Interested in Language
The following sentence is referring to Steve Jobs:
If ever there was a showman who knew how to end on a high note—leaving his awed and adoring audience begging for more—it is the man in the trademark black mock turtleneck.I looked up "turtleneck" and "mock turtleneck" on Google images, but I could not see any difference in the photos. Is there a difference? According to the definition of 'mock turtleneck' on Merriam-Webster, it says: "a collar that is lower and usually looser than a turtleneck and is not turned over", but the images shown for 'turtleneck' don't show the collar being turned over. I understand it is also called a 'mock polo neck'
To me, a turtleneck has a fold. It goes up, and then back down. A mock-turtleneck just goes up a bit, almost as far as the fold on a regular turtleneck. This phrase must be British. Mock, over here, has negative connotations of inauthenticity, whereas in Blighty it seems to mean "model" or "replica".
Until I read this thread I had never heard of a "mock turtleneck", I had heard "turtleneck" but had always assumed it was an American term for what I call a "roll-neck".
Thank you all for your responses.
@bhaisahab, you are right. Now when I saw it more carefully, I noticed it.
I noticed that 'polo shirt' and 'polo neck' seem to be two different things. 'Polo neck' and 'turtle neck' seem to be the same thing according to Wikipedia:
A polo neck (UK) or turtle neck (US) or skivvy (Australia) is a garment—usually a sweater—with a close-fitting, round, and high collar that folds over and covers the neck. It can also refer to type of neckline, the style of collar itself, or be used as an adjective ("polo necked").By the way, in your 'oxford shirt' link, after I click on the X to close the image window, I see another image on that webpage. The guy on the left is wearing an Oxford shirt. What is the guy in the right image wearing? Is it a round-necked T? Here we (rightly or wrongly) call a 'polo shirt' a 'T-shirt'. I used to think that it is called a "T" shirt because of the shape the short opening on the shirt makes.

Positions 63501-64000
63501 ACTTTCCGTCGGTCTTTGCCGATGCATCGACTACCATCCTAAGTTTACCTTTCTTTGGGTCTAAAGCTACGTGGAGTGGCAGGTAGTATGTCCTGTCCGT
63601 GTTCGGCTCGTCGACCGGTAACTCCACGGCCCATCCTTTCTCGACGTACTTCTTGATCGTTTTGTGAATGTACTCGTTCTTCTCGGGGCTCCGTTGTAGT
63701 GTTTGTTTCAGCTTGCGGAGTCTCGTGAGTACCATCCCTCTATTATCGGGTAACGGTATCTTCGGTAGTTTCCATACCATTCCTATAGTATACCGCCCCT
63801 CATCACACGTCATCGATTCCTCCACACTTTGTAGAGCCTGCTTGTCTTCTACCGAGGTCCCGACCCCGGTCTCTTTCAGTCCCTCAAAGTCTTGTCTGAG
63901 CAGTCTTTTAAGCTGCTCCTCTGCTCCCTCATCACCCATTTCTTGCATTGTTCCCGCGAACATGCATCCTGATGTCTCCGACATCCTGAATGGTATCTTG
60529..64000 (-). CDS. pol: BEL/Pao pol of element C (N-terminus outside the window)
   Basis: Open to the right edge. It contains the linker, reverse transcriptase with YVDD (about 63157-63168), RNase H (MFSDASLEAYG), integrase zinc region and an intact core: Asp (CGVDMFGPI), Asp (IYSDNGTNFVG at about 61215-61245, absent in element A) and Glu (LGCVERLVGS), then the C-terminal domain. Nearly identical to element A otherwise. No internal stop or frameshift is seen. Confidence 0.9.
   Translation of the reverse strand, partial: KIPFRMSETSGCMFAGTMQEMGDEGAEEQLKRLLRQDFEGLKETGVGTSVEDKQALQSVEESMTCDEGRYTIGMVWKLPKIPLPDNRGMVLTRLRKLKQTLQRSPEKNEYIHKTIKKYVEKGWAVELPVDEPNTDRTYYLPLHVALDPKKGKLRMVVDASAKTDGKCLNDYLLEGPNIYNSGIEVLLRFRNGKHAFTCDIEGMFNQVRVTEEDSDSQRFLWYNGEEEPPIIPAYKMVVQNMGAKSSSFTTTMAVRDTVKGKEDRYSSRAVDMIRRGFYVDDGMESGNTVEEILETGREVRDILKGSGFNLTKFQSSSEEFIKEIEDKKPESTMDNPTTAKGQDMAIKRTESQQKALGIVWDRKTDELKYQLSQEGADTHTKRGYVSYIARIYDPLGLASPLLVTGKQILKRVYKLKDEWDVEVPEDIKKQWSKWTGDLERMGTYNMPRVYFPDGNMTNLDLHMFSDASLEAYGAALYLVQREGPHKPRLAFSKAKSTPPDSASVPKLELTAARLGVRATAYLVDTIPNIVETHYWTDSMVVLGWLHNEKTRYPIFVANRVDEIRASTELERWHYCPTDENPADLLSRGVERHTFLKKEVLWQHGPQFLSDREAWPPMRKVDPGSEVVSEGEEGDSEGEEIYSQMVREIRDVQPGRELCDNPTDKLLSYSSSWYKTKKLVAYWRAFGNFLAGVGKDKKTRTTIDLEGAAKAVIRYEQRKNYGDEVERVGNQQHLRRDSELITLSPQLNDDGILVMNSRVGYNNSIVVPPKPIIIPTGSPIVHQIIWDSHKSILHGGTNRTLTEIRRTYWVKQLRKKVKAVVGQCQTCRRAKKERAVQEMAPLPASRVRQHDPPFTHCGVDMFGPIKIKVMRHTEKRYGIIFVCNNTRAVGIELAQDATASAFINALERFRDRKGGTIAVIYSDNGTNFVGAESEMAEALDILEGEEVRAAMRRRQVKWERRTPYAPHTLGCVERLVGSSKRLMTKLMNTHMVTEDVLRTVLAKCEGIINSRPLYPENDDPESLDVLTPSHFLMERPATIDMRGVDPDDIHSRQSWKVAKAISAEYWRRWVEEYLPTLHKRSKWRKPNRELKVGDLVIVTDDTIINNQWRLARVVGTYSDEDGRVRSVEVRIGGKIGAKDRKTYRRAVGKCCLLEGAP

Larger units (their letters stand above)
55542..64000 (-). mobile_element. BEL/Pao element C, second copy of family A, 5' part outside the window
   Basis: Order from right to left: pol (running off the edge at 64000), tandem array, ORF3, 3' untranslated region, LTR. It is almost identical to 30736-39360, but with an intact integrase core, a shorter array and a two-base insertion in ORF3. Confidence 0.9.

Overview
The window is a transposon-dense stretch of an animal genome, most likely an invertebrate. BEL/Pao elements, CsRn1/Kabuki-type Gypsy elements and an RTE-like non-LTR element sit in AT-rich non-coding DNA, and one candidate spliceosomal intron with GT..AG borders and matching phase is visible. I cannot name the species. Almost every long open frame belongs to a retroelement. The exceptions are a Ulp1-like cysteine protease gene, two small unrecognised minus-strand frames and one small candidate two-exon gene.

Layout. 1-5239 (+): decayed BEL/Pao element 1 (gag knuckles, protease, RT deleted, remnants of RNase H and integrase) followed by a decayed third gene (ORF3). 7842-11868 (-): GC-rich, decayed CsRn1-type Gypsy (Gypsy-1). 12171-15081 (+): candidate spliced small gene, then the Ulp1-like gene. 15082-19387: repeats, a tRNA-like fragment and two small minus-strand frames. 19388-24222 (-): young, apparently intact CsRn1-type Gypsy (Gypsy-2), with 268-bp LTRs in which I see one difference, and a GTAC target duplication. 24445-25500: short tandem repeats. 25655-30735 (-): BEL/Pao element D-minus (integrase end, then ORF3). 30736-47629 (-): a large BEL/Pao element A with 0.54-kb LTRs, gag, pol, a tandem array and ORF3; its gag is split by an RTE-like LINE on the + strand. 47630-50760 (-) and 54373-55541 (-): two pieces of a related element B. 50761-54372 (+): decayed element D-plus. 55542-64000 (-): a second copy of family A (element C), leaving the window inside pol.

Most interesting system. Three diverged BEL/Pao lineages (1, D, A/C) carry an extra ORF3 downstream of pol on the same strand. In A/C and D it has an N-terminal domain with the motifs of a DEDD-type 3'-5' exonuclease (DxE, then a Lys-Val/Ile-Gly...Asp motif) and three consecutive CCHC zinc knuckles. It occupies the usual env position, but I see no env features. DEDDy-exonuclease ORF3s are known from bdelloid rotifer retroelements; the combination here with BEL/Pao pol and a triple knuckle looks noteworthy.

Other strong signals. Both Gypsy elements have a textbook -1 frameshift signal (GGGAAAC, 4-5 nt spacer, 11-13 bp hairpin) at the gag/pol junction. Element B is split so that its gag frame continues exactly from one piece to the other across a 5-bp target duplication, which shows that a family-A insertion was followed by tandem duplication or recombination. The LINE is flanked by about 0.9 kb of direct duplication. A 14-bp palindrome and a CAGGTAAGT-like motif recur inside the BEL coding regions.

Yes. That's a round-neck T-shirt.
What do you mean by "Here we (rightly or wrongly) call a 'polo shirt' a 'T-shirt'." ?
I think you can easily distinguish a Polo-shirt from a T-shirt: T-shirts don't have buttons to open or loser the collar. Polo shirts usually have the typical little polo player brand (or a little crocodile) or any other brand's image printed on the breast and the material is of better quality than most T-shirts.
Last edited by Michael84; 16-Sep-2011 at 17:32.
@Michael84, In India, we call the Polo-shirts as 'T-shirts'. The reason I wrote 'rightly or wrongly' is that I don't know if it can be called a 'T-shirt' or not, because in some kind of English (such as BrE or AmE) it might be OK, but not in the other. Also, after looking up the Oxford Dict 'T-shirt' it seems that it is a wide term.
nounThere is no description of buttons and so on.
a short-sleeved casual top , generally made of cotton, having the shape of a T when spread out flat.
The round-neck T-shirt (or as Ouisch writes it is called 'crew neck') was not used (or not popular) in India many years ago, but the polo shirt version (called 'T-shirt' here) has been in use for a long time. But these days, it is common for kids and young people to wear such crew neck.
@Ouisch, thank you